After identifying potential shortcomings in communication planning or seeing the beginnings of a culture of miscommunication, leaders may begin to use various strategies to improve communication. Raising awareness of communication mechanics may be of assistance. The physical representation of these mechanics may be represented and promoted as an Interaction Model of Communication. Prudent managers should engage frontline staff and could be built into an organizational approach to improve communication.

Feedback includes messages sent in response to other messages. It is essential to portray feedback loops, leading to a more comprehensive understanding of any communication. Both parties alternate between roles as sender and receiver. Although this process may seem like an obvious, day-to-day process, we often alternate between the roles of sender and receiver very quickly without thought. (CC-UoM 2016) The Medium is a channel, system, or platform of communication. Mediums are how information, or messages, are transmitted between a writer or speaker (the sender) and a recipient or audience or receiver. (Nordquist, 2020) The blue arrows represent the continuous flow of information. There is an active process of comprehending feedback, and delivering an appropriate response, regardless of outside stressors.
Effect on the receiver completes the communication process. Ineffective communication means there was no effect on the receiver, or results were unexpected, undesired, or unknown to the sender. (Erven, n.d.) Given the complexities of the current response climate, combined with ever-increasing training, equipment, and personnel demands, both management and employees should be encouraged to build meaningful interpersonal relationships. Improving verbal communication could be accomplished officially through new communication campaigns, anonymous and face-to-face feedback channels, and in-person training sessions with time to debrief. Unofficially, sharing spaces such as lunchrooms, encouraging charitable events that all levels of staff are invited to, and encouraging open and inclusive day-to-day discussion.
To summarize a new outlook, attention to detail, and efforts towards inclusivity, there may be a discussion of the Culture of a team or organization. Cultures can be defined as a changing set of starting points that direct us in particular ways, influencing communication, decisions, attitudes, and work ethics. "Common Sense" is essentially a cultural phenomenon. What may seem like common sense to one group is not even considered by another. (Malek, 2018). Building an effective "Culture of Communication" can take years to develop. However, it can begin immediately with simple steps such as a positive attitude, increased verbal communication, and implementation of more feedback pathways between employees, management, and other stakeholders. 

Summary
Setting a foundation of communication awareness is vital, especially for those first responders who may lack assertiveness, strong verbal skills, or life experience to back-up factual knowledge. Understanding the barriers to communication, potential sources of conflict, and practical conflict management strategies are essential personality traits for first responders. Promoting robust communication strategies is especially prudent in our climate of concurrent events. The rapid pace of technological change, increasing intrusiveness of social media and decreased personal connection between individuals create unique challenges for leadership. Often, there is little to no room between routine and extreme in emergency services. At the very least, an effective leader should become aware of the mechanics of communication to help their immediate teammates succeed while staying safe.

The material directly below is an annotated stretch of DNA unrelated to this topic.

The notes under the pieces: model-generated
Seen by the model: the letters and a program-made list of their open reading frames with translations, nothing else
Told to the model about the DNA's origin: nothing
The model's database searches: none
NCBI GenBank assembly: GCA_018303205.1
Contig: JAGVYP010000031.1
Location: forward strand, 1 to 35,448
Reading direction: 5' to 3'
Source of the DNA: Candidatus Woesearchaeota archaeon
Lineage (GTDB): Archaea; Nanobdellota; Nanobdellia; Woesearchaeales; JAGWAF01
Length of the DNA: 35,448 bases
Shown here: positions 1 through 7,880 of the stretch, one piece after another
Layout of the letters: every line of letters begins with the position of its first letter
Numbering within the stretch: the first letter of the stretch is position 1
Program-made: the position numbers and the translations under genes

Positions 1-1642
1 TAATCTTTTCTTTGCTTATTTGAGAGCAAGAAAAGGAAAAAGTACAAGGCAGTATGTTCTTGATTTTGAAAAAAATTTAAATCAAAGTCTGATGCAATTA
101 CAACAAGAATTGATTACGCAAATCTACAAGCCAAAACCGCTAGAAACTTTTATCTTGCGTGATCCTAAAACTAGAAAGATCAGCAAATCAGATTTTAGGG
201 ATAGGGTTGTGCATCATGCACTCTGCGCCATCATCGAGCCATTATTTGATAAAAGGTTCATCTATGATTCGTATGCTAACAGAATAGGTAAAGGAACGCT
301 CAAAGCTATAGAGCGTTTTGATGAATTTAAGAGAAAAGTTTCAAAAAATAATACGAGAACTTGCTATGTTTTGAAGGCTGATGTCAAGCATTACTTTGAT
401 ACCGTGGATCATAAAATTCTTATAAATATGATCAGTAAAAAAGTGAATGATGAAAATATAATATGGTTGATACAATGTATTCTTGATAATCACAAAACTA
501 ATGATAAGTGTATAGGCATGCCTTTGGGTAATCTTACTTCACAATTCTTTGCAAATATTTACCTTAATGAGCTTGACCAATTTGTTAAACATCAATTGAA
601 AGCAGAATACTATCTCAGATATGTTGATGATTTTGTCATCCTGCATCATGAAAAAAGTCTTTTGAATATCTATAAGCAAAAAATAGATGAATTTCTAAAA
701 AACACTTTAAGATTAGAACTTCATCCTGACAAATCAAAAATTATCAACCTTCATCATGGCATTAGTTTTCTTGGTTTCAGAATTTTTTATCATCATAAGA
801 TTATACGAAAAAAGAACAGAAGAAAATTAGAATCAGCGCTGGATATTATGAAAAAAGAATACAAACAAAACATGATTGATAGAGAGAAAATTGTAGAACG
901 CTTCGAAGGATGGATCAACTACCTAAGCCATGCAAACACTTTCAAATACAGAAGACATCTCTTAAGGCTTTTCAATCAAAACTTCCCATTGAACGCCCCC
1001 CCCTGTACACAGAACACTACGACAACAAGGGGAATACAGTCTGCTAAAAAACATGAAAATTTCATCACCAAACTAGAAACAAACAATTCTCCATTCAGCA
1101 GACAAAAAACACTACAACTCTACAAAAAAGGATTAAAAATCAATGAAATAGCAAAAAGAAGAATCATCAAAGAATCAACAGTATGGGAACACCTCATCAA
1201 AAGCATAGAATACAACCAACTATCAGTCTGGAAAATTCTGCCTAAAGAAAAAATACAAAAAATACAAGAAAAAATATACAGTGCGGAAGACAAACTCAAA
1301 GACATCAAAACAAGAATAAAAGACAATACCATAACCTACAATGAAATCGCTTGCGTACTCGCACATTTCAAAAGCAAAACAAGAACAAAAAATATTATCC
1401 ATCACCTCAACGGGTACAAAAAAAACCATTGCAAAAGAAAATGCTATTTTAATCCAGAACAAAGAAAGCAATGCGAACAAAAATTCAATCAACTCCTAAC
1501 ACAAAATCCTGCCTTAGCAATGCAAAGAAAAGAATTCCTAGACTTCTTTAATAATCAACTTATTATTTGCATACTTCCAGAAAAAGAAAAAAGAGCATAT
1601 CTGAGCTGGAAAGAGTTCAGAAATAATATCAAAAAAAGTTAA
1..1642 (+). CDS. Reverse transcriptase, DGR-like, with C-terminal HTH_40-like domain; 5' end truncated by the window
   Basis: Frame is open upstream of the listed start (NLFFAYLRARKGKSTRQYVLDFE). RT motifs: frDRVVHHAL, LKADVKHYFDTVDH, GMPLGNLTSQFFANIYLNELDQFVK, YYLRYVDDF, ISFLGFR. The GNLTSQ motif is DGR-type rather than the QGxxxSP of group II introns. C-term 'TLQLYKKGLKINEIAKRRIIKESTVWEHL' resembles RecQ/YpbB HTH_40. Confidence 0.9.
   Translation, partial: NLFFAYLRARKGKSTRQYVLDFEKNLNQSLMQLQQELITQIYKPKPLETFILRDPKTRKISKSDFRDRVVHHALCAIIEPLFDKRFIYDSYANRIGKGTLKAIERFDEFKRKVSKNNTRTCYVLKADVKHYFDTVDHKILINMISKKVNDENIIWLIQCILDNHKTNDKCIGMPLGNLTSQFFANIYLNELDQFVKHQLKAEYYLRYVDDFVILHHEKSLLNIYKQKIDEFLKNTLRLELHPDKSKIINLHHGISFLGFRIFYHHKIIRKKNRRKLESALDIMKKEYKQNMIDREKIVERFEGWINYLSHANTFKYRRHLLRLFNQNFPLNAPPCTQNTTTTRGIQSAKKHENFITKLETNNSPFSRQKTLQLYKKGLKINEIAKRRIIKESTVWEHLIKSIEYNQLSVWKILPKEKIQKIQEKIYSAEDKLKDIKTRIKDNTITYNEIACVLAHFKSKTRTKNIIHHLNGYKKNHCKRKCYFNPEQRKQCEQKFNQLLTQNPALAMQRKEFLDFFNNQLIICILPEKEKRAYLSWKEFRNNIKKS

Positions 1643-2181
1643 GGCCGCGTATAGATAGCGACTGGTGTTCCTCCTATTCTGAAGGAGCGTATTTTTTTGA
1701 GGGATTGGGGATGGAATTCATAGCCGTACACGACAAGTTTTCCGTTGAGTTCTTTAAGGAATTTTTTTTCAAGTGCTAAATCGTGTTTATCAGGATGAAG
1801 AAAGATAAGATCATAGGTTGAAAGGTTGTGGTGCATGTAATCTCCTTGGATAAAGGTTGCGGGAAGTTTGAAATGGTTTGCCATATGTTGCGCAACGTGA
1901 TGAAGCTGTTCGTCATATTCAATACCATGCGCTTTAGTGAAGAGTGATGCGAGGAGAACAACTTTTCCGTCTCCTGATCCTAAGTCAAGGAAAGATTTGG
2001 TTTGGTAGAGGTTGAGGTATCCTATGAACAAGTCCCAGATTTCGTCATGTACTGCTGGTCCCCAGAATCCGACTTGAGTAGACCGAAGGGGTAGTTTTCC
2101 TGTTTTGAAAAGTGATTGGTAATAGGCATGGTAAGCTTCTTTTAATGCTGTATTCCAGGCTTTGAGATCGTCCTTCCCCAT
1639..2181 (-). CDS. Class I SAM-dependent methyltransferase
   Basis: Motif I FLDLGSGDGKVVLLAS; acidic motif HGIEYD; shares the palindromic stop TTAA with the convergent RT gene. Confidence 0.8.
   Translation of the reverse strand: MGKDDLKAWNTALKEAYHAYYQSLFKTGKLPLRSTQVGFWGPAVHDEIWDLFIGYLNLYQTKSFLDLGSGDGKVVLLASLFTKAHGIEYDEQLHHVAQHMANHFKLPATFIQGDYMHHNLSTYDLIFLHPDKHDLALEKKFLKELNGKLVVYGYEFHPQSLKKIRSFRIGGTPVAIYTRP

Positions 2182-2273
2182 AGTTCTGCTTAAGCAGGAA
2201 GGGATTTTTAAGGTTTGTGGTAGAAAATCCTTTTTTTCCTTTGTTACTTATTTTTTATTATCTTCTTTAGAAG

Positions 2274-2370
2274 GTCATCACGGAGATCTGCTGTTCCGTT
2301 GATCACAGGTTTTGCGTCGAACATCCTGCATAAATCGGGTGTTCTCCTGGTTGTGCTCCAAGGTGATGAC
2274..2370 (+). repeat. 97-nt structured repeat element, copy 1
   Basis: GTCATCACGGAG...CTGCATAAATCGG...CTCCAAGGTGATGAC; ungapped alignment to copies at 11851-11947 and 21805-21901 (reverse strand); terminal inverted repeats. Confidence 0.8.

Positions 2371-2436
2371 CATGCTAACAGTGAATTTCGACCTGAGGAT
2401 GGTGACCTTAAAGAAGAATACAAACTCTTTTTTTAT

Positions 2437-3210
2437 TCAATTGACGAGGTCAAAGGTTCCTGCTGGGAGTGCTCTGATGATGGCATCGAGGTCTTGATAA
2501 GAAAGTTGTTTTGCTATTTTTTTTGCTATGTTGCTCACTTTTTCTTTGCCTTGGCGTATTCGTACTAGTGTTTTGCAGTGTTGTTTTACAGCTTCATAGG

"The most important thing in coaching is communication. It's not what you say as much as what they absorb." ~ Red Auerbach, Basketball coach. 

References
Adu-Oppong, A. A. (2014, September 1). COMMUNICATION IN THE WORKPLACE: GUIDELINES FOR IMPROVING EFFECTIVENESS. ResearchGate. https://www.researchgate.net/publication/304782482_COMMUNICATION_IN_THE_WORKPLACE_GUIDELINES_FOR_IMPROVING_EFFECTIVENESS
Barishanksy, R. B. (2015, June 5). How to Prevent and Resolve Workplace Conflict in EMS. EMS World. https://www.emsworld.com/article/12071714/how-to-prevent-and-resolve-workplace-conflict-in-ems
Beebe, S. A., Beebe, S. J., & Redmond, M. (2016). Interpersonal Communication: Relating to Others (8th Edition). In Chapter 8 (8th ed., pp. 238–239). Pearson.
Creative Commons - University of Minnesota. (2016, September 29). 1.2 The Communication Process – Communication in the Real World. University of Minnesota. https://open.lib.umn.edu/communication/chapter/1-2-the-communication-process/
Erven, B. (n.d.). OVERCOMING BARRIERS TO COMMUNICATION. The Ohio State University - Department of Agricultural. Retrieved February 4, 2021, from https://aede.osu.edu/sites/aede/files/publication_files/Overcoming%20Barriers%20to%20Communication.pdf
Malek, C. (2018, May 3). Culture and Conflict. Beyond Intractability. https://www.beyondintractability.org/coreknowledge/culture-and-conflict
McAllum, K. M. (2013). Workplace Conflict: Three Paths to Peace - Page 54. Desire2learn.Com - Lakeland University. https://lc.desire2learn.com/content/enforced/86848-020556_1656_2110/Workplace%20Conflict_Three%20Paths%20to%20Peace.pdf?_&d2lSessionVal=6EXZbj3RGceGSf9jLLuoDIurN&ou=86848
Nordquist, R. N. (2020, February 5). What Is the Medium in the Communication Process? ThoughtCo. https://www.thoughtco.com/medium-communication-term-1691374